Tuesday, July 28, 2009

Ozploitation: Not Quite Hollywood

There was a time when scrappy Australian filmmakers churned out low budget films laden with sex, violence, projectile vomiting, and some occasional cruelty to animals—basically just good, clean Aussie fun. The 1970’s and early 1980’s were truly the golden era of Ozploitation, which finally gets its Chuck Workmanlike due in Mark Hartley’s Not Quite Hollywood (“red band” trailer here), opening this Friday in New York.

Hartley essentially divides his survey into four parts: soft-core skin flicks, gory horror films, kung fu and biker actioners, and Ozploitation’s tragic late 80’s descent into cheese, eventually followed by its recent retro Renaissance. Each part has plenty of guilty pleasures to offer, accompanied by insightful commentary by the responsible actors and filmmakers, plus fanboy Quentin Tarantino.

As one might expect, NQH contains plenty of scenes inappropriate for young viewers. Given his subject matter, Hartley takes advantage of the opportunity to show pretty much everything. However, he definitely makes an intriguing case for many of the genre’s high octane films. For instance, George Lazenby getting his one-and-done James Bond butt thoroughly kicked and then burnt to a crisp in Brian Trenchard-Smith’s The Man from Hong Kong just looks like all kinds of awesome. Conversely, many of the grade-Z films Tarantino rhapsodizes over look totally lame, yet the gleeful barrage of bizarre images make NQH relentlessly entertaining.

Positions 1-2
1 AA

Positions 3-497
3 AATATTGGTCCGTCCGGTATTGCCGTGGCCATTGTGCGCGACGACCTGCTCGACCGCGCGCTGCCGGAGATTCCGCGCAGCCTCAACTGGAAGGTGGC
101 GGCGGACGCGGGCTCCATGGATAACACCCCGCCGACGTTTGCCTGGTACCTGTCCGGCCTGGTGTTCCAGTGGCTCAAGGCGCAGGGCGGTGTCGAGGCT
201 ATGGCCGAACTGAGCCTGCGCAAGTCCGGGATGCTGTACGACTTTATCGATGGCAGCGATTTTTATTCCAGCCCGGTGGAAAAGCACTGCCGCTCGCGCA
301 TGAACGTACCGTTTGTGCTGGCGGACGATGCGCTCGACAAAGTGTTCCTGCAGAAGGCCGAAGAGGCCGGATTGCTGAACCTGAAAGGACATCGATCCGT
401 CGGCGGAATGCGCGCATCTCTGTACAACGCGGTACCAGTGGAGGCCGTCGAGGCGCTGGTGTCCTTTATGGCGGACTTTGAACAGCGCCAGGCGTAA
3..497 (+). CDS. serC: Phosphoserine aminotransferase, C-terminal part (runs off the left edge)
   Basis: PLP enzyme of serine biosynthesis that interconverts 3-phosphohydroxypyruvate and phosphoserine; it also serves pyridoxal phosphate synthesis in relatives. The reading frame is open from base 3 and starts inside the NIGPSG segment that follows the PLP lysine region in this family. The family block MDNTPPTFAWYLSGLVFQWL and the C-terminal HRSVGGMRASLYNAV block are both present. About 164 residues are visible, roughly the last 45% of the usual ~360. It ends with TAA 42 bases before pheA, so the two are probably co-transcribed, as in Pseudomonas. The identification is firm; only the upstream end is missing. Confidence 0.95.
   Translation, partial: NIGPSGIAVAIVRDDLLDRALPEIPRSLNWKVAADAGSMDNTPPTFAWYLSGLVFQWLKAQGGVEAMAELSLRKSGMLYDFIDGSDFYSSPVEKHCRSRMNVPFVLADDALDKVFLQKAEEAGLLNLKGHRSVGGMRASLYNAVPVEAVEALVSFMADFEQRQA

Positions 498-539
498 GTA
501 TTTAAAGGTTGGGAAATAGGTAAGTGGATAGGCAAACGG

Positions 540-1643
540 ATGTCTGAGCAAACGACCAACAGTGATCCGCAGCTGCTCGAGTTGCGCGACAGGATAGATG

Serious film scholars can take something out of NQH as well. After all, prestigious filmmakers, like Fred Schepisi (director of Six Degrees of Separation) and John Seale (Academy Award winning cinematographer of The English Patient) started out in the Ozploitation trenches before moving on to proper cinema, but still have fond words for the genre. Indeed, Hartley seemed to have access to just about every surviving Ozploitation veteran, yet his funniest talking head segments come courtesy of a delightfully contrarian Australian writer perfectly willing to unequivocally state on camera that these films are complete rubbish and most of the filmmakers who made them are thoroughly rotten human beings. Let’s hear it for equal time.

Those mere mortals who do not know Hurricane Smith from Mad Dog Morgan might still be interested in the Hollywood stars who turn up to discuss their Ozploitation sojourns, including Jaime Lee Curtis, Stacy Keach, and Dennis Hopper. The film’s only drawback is the omnipresence of Tarantino. Certainly, as the foremost Ozploitation lover, his participation makes sense, but after the first half-hour his pseudo-geeky hipster schtick grows tiresome.

NQH is a breezy, enjoyable documentary made with genuine affection for a class of films that have not gotten much critical love. It also has cool visual style inspired by its drive-in-grindhouse roots. Those who are easily offended should not even think about it. However, if your idea of a good time at the movies involves a giant razorback hog chasing teenagers across the outback, NQH will be your version of That’s Entertainment. Heartily recommended with that major caveat, NQH opens this Friday in New York at the Village East Cinema.